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John Doe Launches 2020 Democratic Presidential Campaign

Presidential candidates have chosen a variety of different locations and forums throughout history to announce their intentions to run for the White House.

The kickoff to a presidential race traditionally consisted of an official public event filled with supporters. Most of them choose their hometowns, symbolic settings or government office to give their formal declaration for their candidacies.

Nowadays, candidates are more subtle. In a modern, media-frenzy society, potential candidates will be under intense scrutiny and faced with legal limitations on campaign funding. Therefore, one can’t be expected to make such an important decision until you “dip your toe in the water.”

This exact analogy is used in a Federal Election Commission document, referring to the breathing time prior to an official announcement for the candidates to gather information and “explore the feasibility of becoming a candidate,” while being out of the spotlight.

“From a very pragmatic standpoint, candidates would be viewed as foolish if they don’t take advantage of the opportunity to set up a super PAC to be able to coordinate during this period,” Sheila Krumholz, director of the Center for Responsive Politics, said in an interview with the Washington Post.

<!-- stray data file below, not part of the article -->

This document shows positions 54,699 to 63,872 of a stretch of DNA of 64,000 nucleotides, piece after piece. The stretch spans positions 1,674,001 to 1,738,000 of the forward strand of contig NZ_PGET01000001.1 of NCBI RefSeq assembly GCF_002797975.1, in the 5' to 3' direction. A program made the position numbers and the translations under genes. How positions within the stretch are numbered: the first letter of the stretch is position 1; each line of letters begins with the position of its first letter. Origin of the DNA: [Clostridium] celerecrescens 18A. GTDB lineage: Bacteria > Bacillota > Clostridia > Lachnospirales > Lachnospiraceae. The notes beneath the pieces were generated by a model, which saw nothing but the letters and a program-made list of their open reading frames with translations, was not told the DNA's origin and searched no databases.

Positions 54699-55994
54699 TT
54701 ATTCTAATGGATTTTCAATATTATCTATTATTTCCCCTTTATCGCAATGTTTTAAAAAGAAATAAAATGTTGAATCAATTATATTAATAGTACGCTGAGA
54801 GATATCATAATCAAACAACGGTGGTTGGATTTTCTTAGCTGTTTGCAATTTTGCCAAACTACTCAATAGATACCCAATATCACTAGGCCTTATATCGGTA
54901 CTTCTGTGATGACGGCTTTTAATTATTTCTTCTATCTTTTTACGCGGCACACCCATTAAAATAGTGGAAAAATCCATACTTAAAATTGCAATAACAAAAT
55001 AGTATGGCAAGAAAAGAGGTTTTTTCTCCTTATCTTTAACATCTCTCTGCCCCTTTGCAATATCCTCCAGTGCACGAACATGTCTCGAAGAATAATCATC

Declaring a run for the presidency is tricky business, an art form really, to strategically time the announcement that will maximize a candidate’s preparation time without overwhelming public scrutiny and the constraints of campaign laws.

As the presidential announcement season for 2016 is fast approaching, here’s a look back through some of the more memorable ones in history:

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The MinorityEye is a news and information aggregator that curates the voices, thoughts and perspectives of minority writers, bloggers, authors, reporters, columnists, pundits, consultants and thought leaders as well as those who write about minorities and issues that impact people and communities of color.

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